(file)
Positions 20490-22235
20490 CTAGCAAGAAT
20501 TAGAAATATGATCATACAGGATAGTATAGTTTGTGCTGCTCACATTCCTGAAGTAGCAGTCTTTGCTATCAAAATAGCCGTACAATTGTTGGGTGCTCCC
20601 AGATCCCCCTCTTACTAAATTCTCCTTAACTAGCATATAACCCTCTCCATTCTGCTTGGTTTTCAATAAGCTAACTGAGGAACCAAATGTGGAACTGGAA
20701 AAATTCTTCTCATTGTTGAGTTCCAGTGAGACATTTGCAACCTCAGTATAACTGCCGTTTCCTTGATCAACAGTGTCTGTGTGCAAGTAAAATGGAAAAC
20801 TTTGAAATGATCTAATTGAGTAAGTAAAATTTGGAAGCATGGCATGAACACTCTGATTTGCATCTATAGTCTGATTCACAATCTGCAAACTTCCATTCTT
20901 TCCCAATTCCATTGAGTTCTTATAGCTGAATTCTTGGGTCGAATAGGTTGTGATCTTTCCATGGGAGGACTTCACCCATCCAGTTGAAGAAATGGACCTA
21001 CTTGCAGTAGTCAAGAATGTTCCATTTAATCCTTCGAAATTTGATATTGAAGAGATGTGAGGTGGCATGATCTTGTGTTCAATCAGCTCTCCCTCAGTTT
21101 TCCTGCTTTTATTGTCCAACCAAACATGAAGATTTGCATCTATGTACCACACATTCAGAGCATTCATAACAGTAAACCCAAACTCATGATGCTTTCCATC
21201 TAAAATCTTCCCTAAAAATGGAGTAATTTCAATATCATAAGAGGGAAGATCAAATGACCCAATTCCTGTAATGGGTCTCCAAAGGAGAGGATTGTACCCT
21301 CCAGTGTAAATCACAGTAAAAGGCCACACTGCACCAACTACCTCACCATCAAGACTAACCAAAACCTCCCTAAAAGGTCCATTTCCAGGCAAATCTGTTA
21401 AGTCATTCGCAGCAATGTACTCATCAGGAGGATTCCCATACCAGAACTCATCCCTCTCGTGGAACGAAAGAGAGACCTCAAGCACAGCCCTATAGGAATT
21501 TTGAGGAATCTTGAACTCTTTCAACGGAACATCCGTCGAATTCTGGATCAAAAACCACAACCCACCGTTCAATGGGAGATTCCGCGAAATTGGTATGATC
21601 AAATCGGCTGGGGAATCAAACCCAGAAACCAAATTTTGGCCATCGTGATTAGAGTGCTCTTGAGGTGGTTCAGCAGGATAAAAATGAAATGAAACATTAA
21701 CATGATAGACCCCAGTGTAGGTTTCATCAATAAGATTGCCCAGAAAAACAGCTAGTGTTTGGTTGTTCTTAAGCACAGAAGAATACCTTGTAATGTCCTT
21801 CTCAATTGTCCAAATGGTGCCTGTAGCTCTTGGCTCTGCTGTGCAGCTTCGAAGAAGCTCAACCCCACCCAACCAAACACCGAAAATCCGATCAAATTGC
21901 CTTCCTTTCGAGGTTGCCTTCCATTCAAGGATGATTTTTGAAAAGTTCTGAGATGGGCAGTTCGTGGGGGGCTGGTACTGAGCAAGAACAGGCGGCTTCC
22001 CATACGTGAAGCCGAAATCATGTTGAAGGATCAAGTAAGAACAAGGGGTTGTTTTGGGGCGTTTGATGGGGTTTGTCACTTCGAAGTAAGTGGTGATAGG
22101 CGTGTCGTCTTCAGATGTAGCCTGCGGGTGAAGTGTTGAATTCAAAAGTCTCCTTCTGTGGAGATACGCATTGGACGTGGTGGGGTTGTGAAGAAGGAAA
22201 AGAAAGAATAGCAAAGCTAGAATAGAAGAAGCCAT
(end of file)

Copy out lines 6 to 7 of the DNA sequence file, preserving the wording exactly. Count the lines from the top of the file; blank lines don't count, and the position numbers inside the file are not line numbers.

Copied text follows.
20801 TTTGAAATGATCTAATTGAGTAAGTAAAATTTGGAAGCATGGCATGAACACTCTGATTTGCATCTATAGTCTGATTCACAATCTGCAAACTTCCATTCTT
20901 TCCCAATTCCATTGAGTTCTTATAGCTGAATTCTTGGGTCGAATAGGTTGTGATCTTTCCATGGGAGGACTTCACCCATCCAGTTGAAGAAATGGACCTA